Volunteers make headway excavating whale bones in Lubec

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LUBEC — There’s nothing quite like the smell of rotting whale flesh to make sure your olfactory senses are working properly.

A group of volunteers excavating the remains of a whale Saturday worked in muddy, smelly conditions on Mowry Beach in Lubec and planned to resume their efforts on Sunday.

The group, mostly college students, was digging up the bones of a 54-foot finback whale that was stranded on the beach in 1994 and buried at the site. Organizers of the project want to recover the bones, clean them and reassemble the skeleton to display it in Lubec.

The group “probably will not finish” its work this weekend, according to Rhonda Welcome, one of the organizers of the effort. She added that the leaders behind the effort will “regroup and talk.”

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Rosemary Seton, a research associate and marine mammal stranding coordinator with the College of the Atlantic’s marine mammal research group, Allied Whale, and Gayle Kraus, a professor of marine ecology at the University of Maine at Machias, were overseeing the work.

Seton and Kraus also were down in the shallow hole with the others, digging with shovels and clam rakes. Like the students and volunteers, by early afternoon, they were suitably smeared with mud. But the crew was dressed for the occasion, most of them wearing boots, hip boots, chest waders and rubber gloves.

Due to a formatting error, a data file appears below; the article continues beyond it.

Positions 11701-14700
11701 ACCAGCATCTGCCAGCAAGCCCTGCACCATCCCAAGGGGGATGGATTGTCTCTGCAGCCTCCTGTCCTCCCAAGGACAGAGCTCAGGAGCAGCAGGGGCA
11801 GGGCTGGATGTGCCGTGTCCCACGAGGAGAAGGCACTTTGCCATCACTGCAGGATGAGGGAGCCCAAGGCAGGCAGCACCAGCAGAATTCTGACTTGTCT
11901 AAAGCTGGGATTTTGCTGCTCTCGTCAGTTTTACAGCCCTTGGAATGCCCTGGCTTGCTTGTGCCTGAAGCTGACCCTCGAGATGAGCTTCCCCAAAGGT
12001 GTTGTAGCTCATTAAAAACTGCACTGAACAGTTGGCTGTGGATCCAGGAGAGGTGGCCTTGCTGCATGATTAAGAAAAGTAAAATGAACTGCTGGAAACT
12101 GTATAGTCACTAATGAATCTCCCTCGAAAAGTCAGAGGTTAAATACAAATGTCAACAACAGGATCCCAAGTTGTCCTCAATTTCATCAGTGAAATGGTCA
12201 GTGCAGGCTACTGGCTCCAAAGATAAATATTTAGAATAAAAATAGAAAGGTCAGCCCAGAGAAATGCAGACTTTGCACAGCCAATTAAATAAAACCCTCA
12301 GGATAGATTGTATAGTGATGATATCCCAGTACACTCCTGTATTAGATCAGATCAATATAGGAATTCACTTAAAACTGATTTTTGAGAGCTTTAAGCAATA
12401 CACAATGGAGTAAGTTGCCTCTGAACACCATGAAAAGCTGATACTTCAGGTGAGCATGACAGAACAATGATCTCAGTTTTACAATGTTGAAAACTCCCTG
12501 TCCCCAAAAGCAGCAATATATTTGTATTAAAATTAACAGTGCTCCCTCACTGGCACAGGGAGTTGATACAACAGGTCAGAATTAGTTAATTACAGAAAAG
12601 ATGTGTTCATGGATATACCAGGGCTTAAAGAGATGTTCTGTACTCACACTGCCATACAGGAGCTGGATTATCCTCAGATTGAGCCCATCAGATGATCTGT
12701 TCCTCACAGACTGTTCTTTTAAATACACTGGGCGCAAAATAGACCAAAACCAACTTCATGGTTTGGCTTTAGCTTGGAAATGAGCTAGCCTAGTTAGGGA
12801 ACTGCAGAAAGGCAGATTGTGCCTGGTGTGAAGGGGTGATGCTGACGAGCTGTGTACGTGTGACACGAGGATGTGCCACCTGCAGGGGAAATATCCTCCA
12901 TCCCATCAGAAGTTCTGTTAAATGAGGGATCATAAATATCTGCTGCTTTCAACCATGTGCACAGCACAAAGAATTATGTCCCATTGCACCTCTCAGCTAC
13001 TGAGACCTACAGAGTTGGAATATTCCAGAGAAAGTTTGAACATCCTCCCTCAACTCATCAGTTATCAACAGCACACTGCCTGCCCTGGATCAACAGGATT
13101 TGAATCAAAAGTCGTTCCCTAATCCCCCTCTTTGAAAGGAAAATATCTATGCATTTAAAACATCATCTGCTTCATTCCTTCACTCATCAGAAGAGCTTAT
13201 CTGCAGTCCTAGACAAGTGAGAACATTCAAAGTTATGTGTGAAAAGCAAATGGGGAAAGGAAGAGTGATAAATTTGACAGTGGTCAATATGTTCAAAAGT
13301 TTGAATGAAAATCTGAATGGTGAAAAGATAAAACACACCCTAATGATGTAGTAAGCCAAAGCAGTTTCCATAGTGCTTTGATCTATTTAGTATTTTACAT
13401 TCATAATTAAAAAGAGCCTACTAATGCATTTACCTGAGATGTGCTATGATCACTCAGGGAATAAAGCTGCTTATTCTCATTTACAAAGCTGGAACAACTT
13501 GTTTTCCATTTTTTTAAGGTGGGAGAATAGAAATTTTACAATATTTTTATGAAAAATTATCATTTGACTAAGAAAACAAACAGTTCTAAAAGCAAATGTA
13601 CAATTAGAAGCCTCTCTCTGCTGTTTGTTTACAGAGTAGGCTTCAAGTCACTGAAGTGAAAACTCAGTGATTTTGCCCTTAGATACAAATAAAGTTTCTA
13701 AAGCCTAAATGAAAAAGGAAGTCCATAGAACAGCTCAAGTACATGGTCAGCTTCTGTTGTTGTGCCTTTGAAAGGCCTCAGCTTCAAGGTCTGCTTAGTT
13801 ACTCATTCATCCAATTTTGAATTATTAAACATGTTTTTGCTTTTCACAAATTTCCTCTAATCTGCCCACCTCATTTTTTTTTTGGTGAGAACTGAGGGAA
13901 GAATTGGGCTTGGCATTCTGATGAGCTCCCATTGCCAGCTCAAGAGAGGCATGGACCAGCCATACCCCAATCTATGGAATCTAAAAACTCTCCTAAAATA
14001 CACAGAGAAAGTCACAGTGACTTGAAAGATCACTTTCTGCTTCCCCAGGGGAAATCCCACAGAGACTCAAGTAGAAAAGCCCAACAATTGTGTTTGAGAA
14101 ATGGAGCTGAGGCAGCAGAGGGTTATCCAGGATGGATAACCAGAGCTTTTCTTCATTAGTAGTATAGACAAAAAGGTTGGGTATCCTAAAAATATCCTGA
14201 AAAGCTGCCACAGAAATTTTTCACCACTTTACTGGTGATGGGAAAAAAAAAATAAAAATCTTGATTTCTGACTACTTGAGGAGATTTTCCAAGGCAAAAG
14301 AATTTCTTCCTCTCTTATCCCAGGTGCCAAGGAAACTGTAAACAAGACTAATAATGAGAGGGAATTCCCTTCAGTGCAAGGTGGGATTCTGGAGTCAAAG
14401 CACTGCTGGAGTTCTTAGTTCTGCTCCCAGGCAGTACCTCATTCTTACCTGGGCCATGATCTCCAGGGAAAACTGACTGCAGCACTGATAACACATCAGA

A vast expanse of mud had been laid bare by low tide. In the distance was the Lubec Channel Light. A red pickup truck was parked on the mud down the beach, and the owner was digging clams nearby. Near the excavation area, the beach was covered with rocks about fist-size and slightly larger. The volunteers worked under overcast skies and in a stiff breeze.

Seton said that the work was like digging “cement” and “really, really difficult.”

The group was concentrating on removing the skull, vertebrae and ribs, said Seton.

She had a couple of students with her, and Kraus was accompanied by about a dozen students in a marine mammal class. There were about 20 people total, and there were a few onlookers.

Bill Ramsdell, a contractor, donated the use of an excavator to unearth the whale remains, and he assisted the group with the machine.

Volunteers did some preliminary work at the site in September.

The leftover remains will be re-buried before the group leaves Sunday, said Welcome.

The bones that were recovered were going to be taken to an undisclosed location to be buried in manure to hasten the process of decomposing the remaining whale tissue.

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